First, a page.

Saturday, March 29, 2014

"Go and Get Her. We'll Figure it Out When You Get Home!"

Good Morning Out There, this post is going to be about the letters I wrote that were published. I received a comment last night on my 3rd post that you can't view the links to my letters unless you are a subscriber to the newspaper. If you do subscribe to the Standard Times and you want to read the letters just click on the link. For those of you who don't subscribe I will summarize what I wrote, and probably add more, definitely add more. (I added a lot more.)
I've always loved the stories about my adoption. When I was a little girl, my dad would tell me how they got the call sooner than they expected, and how they had to stop and buy diapers, bottles and clothes on the way to get me from the hospital. My mom, dad, big brother and my grandmother all drove from Stephenville, TX where my grandparents lived, to Ft. Worth, TX to pick me up! My dad would say that they picked me out special from all of the babies in the hospital, of course as I grew older I realized that part of the story was a very sweet addition. When I started asking more detailed questions, my mom said that my birth mother wasn't able to take care of me, and so she gave me to a family who could. My mom also told me that being adopted was special, and that I should always be thankful, and I am.
After I grew up and had a family of my own, my dad told me how they paid for my adoption.
I was born in the evening on December 30, 1963. My parents received a phone call on New Year's Eve morning that there was a baby girl ready for them. Not expecting the call quite so soon, they had to come up with the money so that they could bring me home. I need to give you a little history here so that you get the whole picture.
My dad was a science teacher in Sudan, TX. He also drove the school bus. Sudan is a very small town close to Lubbock, TX. My dad called the banker in Sudan to request a loan, and told him that he needed the money immediately. The banker asked if he had any collateral and Dad said, "Just my name." So the banker asked my dad why he needed the money and my dad told him that they were trying to adopt a baby girl and they were suppose to pick me up on January 2.
This is my favorite part-The banker said, "Well, go and get her, We'll figure it out when you get home." Isn't that awesome, I love it!  I also have an old, yellowed newspaper clipping from the Sudan newspaper telling all about the baby shower that the wonderful, gracious people gave my parents. The clipping says "Little Miss Sharla Kay, recently adopted daughter of Mr. and Mrs. Arthur Nelson, was the honoree at a shower on Saturday afternoon at the home of.....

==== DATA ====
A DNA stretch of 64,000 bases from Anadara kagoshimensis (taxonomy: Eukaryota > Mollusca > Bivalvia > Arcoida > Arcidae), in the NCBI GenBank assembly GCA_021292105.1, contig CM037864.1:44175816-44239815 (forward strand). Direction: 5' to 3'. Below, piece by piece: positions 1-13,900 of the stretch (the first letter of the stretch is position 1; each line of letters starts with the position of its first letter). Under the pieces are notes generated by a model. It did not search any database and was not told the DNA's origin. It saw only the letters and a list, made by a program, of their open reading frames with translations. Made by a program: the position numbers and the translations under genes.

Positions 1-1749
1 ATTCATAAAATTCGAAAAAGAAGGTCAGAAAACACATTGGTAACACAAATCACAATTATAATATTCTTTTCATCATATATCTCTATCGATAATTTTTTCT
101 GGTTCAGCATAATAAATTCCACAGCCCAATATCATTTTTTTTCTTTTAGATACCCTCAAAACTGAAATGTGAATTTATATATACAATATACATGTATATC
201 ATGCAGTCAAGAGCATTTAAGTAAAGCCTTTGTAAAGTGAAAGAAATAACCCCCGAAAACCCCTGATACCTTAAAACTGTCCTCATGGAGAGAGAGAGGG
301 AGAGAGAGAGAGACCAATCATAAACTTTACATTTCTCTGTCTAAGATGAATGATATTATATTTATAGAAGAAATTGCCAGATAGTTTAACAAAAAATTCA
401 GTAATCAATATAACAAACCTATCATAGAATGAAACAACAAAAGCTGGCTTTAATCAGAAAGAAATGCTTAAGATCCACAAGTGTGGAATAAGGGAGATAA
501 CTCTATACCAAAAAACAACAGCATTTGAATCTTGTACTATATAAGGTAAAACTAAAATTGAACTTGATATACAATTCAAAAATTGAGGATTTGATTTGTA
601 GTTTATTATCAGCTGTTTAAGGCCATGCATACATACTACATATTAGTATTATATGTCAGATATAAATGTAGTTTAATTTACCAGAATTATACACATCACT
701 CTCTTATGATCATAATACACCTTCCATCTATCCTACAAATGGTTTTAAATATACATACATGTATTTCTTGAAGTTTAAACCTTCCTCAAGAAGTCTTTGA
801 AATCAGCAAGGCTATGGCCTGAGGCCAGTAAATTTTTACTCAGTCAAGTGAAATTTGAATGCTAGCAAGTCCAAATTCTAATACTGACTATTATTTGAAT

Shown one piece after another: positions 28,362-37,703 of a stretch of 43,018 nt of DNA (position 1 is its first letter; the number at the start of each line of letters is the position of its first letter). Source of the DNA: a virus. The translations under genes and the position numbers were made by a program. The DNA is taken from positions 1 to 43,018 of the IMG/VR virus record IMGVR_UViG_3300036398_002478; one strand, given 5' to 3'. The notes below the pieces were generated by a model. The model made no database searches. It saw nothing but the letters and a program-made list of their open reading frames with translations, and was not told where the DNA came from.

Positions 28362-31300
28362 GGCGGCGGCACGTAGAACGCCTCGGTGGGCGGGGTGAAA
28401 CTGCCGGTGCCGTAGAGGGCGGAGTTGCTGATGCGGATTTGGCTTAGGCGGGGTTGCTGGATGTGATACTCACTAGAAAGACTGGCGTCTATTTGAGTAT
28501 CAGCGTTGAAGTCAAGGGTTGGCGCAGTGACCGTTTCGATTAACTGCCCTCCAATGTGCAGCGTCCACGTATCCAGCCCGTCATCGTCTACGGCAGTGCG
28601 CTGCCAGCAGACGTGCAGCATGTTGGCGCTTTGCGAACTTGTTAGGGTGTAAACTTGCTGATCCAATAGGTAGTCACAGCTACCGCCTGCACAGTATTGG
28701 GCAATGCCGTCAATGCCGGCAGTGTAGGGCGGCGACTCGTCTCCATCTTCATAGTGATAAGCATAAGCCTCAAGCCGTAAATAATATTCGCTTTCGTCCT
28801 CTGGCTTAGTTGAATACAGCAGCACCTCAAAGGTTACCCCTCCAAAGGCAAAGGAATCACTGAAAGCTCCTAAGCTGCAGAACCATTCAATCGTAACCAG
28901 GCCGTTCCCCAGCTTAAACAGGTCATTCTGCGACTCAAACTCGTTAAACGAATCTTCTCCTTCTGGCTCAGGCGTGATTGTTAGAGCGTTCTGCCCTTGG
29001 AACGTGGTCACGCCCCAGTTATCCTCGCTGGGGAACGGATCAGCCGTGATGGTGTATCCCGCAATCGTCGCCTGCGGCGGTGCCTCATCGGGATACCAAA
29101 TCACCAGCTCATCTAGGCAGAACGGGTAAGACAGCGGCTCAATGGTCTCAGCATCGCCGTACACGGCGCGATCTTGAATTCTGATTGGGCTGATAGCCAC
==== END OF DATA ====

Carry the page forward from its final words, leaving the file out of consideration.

Just writing about this makes me emotional, I've been so blessed. There is just no way to describe how thankful I am for my life. But what breaks my heart, is that you don't hear about adoption anymore, unless it's for an animal. We need to get the message out there that adoption is and should be the only other option. So many couples aren't able to have children, and want children.
Children are gifts from God, they are not a choice, they are a life. I will close this post with the last paragraph from my original letter.
When did we get so off track? How did the people in our country become so selfish that someone would design special pink tennis shoes for Wendy Davis so she could filibuster against life in the Texas Senate?
Please, God, help us bring back the people who will say, "Go and get her. We'll figure it out when you get home."

1 comment:

  1. Ouch! That post touched my heartstrings! I'm Sharla's Aunt Carolyn. I too have the clipping from the Aransas Pass, TX paper that announced to the world that Mr. and Mrs. W.M. Nelson had recently adopted a baby daughter and her name was Caroline Adele Nelson. I loved reading that clipping in my scrapbook with my name misspelled. I have had people spell it that way many times in my 70 years. The whole town and neighboring towns rallied round my parents home bringing gifts and cards or sending them. (My mother would not allow the town to give us a shower. She had been postmaster and heard people complain about..."Oh dear! Another invitation to send a gift!" ) The people of our fair town didn't care. They just brought them anyway. I never knew a stranger, and that was a good thing for you never knew who was going to drop in and want to hold me and feed me my bottle.
    When I was almost 20 years old, my mother called me at a neighbor's house to tell me that Arthur Neil and Marty had just adopted "Little Miss Sharla Kay". I was so excited I just squealed with tears in my eyes! It wasn't long before I got to hold her and feed her her bottles. What a joy! I was so proud of my brother, sister in love and nephew for adding to our family the same way my parents had added me to theirs.
    We do NOT need "pink tennis shoes" in our world. We need people who are willing to do the right thing by babies they have started by seeing their pregnancy through and allowing their babies to live and be adopted to caring homes and parents yearning for a child to raise and love. THAT'S when the pink tennis shoes (or blue ones) come into play. It's for the children!
    I have always been proud of being adopted. My parents were 48 years old when they got me. And they lived to see al my children to be born and I was 43 years old. Yes, 1944 was a very good year for me and my family...and so was 1963, when we were all blessed with Sharla Kay! And now I gladly join her in a pleading support of adoption. Please, save the children! Give them a chance to experience the life that has been started for them. Vote to save the children!